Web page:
Vietnamese American

Topics: Vietnam War, Asian American, South Vietnam Pages: 8 (3034 words) Published: March 18, 2013
Jen-Ann Lee
Eun Jung Park
MCWP 50, Section 759971
14 March 2013
Research Paper Final Draft
Working Title****Wordcounter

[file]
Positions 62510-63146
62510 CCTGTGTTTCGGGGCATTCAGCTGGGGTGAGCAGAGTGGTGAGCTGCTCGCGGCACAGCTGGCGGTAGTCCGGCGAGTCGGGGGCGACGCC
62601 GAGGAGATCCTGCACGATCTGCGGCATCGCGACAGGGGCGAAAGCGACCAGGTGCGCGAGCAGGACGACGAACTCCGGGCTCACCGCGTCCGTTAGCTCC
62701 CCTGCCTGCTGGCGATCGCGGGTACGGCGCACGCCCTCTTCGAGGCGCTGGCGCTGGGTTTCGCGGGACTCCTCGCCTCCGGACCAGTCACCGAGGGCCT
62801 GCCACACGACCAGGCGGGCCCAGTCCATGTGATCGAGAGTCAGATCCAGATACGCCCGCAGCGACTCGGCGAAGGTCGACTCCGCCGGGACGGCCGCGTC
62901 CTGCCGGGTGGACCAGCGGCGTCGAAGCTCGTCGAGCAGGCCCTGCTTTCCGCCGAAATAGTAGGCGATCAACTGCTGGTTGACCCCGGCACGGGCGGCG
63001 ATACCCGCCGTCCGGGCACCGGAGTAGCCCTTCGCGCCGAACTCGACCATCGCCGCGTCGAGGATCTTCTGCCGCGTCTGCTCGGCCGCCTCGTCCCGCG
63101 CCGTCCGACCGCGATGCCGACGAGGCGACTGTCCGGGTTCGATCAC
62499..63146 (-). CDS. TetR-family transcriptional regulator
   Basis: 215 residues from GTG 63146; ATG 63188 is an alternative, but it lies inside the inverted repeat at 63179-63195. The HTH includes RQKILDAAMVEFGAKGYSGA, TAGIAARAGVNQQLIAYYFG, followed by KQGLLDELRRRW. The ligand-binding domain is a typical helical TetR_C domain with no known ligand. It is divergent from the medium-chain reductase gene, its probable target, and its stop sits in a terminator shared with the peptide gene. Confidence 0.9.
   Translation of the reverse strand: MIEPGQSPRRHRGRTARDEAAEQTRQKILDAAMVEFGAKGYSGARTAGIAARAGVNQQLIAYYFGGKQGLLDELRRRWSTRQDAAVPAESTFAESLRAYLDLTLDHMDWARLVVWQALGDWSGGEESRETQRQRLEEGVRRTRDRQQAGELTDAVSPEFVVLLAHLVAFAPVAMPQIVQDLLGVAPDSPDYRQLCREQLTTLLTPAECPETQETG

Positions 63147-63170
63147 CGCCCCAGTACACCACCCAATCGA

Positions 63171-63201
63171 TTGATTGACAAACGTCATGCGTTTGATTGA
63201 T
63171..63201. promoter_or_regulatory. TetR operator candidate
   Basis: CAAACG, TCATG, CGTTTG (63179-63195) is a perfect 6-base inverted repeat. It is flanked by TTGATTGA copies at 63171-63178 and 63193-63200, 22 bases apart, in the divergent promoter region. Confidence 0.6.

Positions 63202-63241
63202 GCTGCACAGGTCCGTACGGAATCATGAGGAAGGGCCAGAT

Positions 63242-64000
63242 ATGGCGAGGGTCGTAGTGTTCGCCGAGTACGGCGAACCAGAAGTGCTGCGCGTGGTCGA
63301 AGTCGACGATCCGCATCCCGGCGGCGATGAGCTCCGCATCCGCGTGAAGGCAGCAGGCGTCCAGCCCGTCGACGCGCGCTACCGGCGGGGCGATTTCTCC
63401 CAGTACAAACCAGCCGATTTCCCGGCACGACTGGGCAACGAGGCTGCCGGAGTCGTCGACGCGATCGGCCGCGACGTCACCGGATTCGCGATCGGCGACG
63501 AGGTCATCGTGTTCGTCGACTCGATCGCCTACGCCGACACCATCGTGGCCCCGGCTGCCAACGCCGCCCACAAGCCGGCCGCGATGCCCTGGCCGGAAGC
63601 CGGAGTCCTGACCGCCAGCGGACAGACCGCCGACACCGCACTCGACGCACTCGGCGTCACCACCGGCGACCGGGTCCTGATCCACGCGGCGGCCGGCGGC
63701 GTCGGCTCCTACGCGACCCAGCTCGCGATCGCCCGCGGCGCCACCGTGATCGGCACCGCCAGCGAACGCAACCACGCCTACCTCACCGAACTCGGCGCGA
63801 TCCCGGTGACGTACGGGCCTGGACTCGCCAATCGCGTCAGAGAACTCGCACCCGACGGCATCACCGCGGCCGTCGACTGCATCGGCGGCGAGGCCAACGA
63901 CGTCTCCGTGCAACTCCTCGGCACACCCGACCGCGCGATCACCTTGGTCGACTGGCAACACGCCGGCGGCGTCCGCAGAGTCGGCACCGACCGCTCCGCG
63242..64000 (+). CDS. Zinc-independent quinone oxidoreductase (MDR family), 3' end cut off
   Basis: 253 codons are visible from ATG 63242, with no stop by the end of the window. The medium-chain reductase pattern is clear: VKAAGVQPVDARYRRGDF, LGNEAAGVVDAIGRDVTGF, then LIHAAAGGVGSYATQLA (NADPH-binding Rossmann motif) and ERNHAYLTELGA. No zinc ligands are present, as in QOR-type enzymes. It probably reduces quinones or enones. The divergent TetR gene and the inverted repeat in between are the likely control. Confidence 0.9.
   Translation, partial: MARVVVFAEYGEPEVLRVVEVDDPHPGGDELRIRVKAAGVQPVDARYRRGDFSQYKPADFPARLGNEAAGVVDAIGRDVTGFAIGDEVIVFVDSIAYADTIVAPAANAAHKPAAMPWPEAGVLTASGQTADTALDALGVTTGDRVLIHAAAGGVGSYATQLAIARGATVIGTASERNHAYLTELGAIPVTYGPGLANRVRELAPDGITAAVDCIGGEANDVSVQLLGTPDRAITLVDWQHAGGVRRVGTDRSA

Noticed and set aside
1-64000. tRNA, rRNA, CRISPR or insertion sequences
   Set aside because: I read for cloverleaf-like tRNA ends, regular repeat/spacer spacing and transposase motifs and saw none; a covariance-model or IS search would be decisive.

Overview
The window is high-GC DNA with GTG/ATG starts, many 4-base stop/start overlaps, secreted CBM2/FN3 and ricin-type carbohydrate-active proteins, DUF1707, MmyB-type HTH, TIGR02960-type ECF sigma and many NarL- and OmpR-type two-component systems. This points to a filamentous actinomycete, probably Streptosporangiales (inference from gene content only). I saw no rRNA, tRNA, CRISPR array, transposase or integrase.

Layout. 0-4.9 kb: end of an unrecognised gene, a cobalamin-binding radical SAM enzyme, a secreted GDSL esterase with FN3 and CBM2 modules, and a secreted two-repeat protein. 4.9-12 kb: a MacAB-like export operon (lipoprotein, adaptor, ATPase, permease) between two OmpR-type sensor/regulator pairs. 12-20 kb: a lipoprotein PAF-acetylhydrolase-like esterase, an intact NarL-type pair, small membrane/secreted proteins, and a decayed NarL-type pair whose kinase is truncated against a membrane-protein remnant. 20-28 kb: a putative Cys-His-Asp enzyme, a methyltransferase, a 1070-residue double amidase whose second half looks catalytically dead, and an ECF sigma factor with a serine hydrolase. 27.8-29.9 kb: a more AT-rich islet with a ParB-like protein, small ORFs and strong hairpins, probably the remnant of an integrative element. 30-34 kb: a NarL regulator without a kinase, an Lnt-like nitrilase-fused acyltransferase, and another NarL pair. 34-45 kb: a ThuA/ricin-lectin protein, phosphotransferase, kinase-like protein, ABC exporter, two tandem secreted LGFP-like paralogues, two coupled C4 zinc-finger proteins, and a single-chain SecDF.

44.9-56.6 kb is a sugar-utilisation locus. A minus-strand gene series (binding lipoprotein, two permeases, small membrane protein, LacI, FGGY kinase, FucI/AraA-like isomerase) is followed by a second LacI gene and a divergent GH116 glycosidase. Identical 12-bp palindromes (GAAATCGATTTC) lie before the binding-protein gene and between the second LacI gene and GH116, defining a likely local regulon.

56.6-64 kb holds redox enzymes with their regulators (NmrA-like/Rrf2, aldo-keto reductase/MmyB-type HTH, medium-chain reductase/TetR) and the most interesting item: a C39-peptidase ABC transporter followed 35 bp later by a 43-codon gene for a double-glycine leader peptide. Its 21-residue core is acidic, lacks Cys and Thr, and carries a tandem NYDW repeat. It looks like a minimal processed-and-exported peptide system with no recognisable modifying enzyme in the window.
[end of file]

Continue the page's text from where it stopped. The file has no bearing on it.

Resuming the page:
What does it meant to be an American? That question in and of itself is already a difficult one to answer. Then, what does it mean to be a Vietnamese American? Vietnamese American is a term to describe a person with Vietnamese ancestral roots residing in the United States. The influx of Vietnamese Americans can be attested to the “Fall of Saigon” on April 30, 1975, which initiated hundreds of thousands of Southern Vietnamese to emigrate out of Communist Vietnam either by boat or by trekking through Cambodia or Laos to reach Thailand (Povell). As a result of this refugee movement during and after the Vietnam War, the definition of a Vietnamese American is still incredibly vague. In order to move forward, America, as a whole, needs to realize that many of the Vietnamese Americans, especially of the second generation, are still haunted by the stories of the experiences from Vietnam and the boat people. Throughout my paper, I frequently utilize certain terms in order to prove my argument. Primarily, the term, “Vietnamese American”, in the context of my work refers to not only those Vietnamese who immigrate to the United States during the refugee movement, but their future generations as well. My essay defines the Vietnamese American community and analyzes their performance in the United States while connecting it to their refuge to America. The term, “boat people” refers to the countless South Vietnamese people who escaped the Northern Vietnamese Communist invasion of April 30, 1975 regime by boat (Povell). Their journey out of Vietnam was brutal as they faced cramped living areas, rough waters, and pirates that raped, pillaged, and killed many. After their nautical endeavors, the Vietnamese were subject to refugee camps scattered across the Pacific Ocean mainly in Indonesia, Malaysia, Southern Thailand, and Hong Kong. There they were also treated as foreigners, suffering through malnutrition and poverty. In these locations, many Vietnamese refugees, especially children, could not support themselves emotionally and frequently let fear conquer them (Freeman). Fortunately, however, upon arriving in the United States and becoming Vietnamese Americans, the situations of these displaced souls began improving. Therefore, over the years, many have tried to define the term, Vietnamese American, by placing stereotypes, such as the model minority. Yet, these people cannot be subjected to a stereotype. Instead, they carry this burden that they have never fully understood or experienced, yet it defines who they are as a people: aliens in a foreign land, displaced souls undergoing trauma. Through my essay, I will expose the existential condition of exile behind the definition of all generations of the Vietnamese American community and prove that there is a historical phenomenon that can explain their nostalgic emotions surrounding the Vietnamese refugee movement. Upon arriving in the United States, the Vietnamese refugees as well as their future generations have definitely qualified the stereotype of model minority. A model minority is defined as a group of Asian immigrants that upon arriving to the United States have proven to be “intelligent, hardworking, and docile” (“Model”). While stereotypes are usually a negative distillation of a people, the model minority stereotype, in the case of the Vietnamese American community, may be correct to an extent. Notably, Vietnamese Americans have actually proved to achieve academic excellence. According to Children of the Boat People: A Study of Educational Success, the overall mean GPA for Vietnamese Americans is 3.17 (Caplan). This number is relatively high considering that these non-English speaking students had just recently experienced a traumatic Communist takeover, as well as having to adapt to life in a completely foreign country. Nonetheless, the Vietnamese...
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